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ISAIAH Ixi. 1-3.
The Spirit of the Lord God is upon me; because the Lord hatlı anointed me to preach good tidings unto the meek; he hath sent me to bind up the broken-hearted, to proclaim liberty to the captives, and the opening of the prison to them that are bound; to proclaim the acceptable year of the Lord, and the day of vengeance of our God; to comfort all that mourn; to appoint unto them that mourn in Zion, to give unto them beauty for ashes, the oil of joy for mourning, the garment of praise for the spirit of heaviness; that they might be called Trees of righte ousness, The planting of the Lord, that he might be glorified.
THIS Scene which the prophet unfolds, exhibits almost all the characters that compose the subjects of human misery; we behold the poor, the brokenhearted, the mourner, the captive; and surely this scene will call forth the compassion of the Most High. It is calculated to awaken our liveliest sympathy; and we hear a personage who appears bearing from the Most High a commission of mercy; and thus he unfolds its interesting import:
"The Spirit of the Lord God is upon me; because the Lord hath anointed me to preach good tidings unto the meek; he hath sent me to bind up the broken-hearted, to proclaim liberty to the captives, and the opening of the prison to them that are bound; to proclaim the acceptable year of the Lord, and the day of vengeance of our God; to VOL. II.
comfort all that mourn; to appoint unto them that mourn in Zion, to give unto them beauty for ashes, the oil of joy for mourning, the garment of praise for the spirit of heaviness; that they might be called Trees of righteousness, The planting of the Lord, that he might be glorified."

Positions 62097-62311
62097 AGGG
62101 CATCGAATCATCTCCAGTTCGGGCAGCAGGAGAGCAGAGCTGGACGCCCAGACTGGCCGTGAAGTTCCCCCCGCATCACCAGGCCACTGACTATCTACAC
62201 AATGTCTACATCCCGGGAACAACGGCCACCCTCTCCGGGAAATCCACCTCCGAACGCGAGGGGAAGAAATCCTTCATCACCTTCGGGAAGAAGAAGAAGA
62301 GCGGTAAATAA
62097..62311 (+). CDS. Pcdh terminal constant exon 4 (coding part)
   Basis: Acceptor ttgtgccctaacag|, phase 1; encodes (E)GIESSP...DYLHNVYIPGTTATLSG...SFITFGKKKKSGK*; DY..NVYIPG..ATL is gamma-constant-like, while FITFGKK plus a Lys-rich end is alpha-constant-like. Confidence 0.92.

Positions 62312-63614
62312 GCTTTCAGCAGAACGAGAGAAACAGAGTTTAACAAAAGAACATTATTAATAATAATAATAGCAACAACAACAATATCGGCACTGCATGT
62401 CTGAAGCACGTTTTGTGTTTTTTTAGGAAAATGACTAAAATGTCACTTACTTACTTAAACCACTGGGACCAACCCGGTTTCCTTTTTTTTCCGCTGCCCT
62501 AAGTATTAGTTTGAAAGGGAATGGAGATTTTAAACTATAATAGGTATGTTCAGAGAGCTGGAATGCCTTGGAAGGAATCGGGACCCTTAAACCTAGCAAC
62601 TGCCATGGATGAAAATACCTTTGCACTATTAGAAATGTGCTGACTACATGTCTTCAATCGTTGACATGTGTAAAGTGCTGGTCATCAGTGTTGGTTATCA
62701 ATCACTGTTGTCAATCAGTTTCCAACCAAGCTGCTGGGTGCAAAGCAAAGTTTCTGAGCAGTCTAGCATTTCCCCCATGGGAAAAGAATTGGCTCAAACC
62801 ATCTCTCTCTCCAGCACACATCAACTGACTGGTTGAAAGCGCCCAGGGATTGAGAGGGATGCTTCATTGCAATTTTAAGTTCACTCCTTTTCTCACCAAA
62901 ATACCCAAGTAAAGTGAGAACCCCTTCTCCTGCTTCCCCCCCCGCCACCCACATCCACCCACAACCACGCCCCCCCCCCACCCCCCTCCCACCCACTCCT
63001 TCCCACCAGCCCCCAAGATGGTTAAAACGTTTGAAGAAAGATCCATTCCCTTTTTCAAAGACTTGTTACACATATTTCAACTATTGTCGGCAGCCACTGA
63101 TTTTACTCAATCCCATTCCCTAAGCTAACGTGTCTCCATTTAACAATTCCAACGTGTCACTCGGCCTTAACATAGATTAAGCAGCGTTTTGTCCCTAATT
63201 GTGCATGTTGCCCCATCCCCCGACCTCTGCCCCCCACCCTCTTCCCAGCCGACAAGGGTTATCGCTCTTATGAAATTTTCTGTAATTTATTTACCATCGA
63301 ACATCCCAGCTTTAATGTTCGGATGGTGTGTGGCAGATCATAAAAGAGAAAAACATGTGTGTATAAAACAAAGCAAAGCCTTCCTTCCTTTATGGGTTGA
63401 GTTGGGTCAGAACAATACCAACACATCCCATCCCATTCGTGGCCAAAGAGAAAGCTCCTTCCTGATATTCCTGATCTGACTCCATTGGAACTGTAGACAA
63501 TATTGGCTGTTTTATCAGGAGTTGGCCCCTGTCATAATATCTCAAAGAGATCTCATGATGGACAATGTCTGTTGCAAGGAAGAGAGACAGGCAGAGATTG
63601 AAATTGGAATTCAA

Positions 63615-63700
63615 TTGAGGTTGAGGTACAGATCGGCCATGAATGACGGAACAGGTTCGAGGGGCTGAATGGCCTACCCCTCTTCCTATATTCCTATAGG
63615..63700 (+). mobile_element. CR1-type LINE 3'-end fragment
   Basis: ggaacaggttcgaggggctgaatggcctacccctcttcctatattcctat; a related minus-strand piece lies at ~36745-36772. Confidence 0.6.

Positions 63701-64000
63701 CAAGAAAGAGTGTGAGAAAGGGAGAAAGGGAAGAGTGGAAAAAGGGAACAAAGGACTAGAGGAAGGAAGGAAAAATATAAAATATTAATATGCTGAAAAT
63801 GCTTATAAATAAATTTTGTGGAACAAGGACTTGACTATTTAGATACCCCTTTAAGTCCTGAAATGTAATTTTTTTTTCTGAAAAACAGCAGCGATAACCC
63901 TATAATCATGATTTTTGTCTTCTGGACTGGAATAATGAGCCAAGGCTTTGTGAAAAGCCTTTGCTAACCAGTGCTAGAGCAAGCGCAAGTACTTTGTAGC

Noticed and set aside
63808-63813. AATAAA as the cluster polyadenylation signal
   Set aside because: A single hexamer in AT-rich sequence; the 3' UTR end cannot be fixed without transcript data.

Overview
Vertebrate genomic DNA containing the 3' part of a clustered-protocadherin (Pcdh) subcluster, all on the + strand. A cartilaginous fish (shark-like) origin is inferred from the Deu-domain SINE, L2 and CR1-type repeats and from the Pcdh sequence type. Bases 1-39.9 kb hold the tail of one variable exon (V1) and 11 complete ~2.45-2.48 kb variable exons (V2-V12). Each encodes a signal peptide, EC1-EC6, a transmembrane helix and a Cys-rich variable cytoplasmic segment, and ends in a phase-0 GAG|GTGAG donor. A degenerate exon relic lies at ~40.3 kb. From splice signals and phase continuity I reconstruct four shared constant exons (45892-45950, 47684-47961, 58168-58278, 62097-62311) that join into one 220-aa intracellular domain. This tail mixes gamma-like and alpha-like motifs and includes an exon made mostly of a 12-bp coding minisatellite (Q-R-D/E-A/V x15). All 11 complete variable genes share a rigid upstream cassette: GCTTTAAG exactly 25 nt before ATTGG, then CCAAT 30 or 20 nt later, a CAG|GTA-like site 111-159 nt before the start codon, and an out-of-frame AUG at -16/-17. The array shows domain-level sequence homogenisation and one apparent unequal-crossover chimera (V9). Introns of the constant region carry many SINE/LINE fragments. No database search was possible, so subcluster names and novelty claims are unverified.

No doubt can exist with respect to the personage who thus delivers his gracious commission; the evangelical prophet contains the most minute delineations of the character and offices of Jesus Christ; we cannot, therefore, hesitate instantly to refer to him a passage which so well suits the gracious and compassionate character and office of the Saviour of the world. The correctness of this application is established by our Lord himself. Soon after he commenced his ministry, by preaching the Gospel of the kingdom, and healing all manner of sickness and all manner of disease, entering, as was his custom, a synagogue at Nazareth, to unite in the worship there celebrated, he was called to officiate as a reader, and opening the book of the prophet Esaias, which was presented to him, he found the place where this passage was written; and having read it, he expounded it, and proclaimed to the people wondering at the gracious words which proceeded out of his lips, "This day is the Scripture fulfilled in your ears." He thus declared that he was the gracious Personage pointed out in the passage of the evangelical prophet.
Applying then this passage to Jesus Christ, we behold,
1. His solemn inauguration to office; and,
2. The gracious functions with which he was invested.
The consideration of these particulars will lead to remarks suitable to the present occasion, of admitting to the office of the Christian ministry.
1. We behold the inauguration of Christ to his divine offices. "The Spirit of the Lord God is upon me."
But did he not, from all eternity, possess the Spirit without measure? The eternal Word, was he not with God from the beginning, or ever the world was-was he not God? The Alpha and Omega, the beginning and the ending, the first and the last, is he not the Almighty? The brightness of the Father's glory, and the express image of his person, did not the eternal Son make the worlds? The King of kings and Lord of lords, is not his throne for ever and ever? Yes-and therefore at his name every knee bows, and every tongue confesses that he is Lord.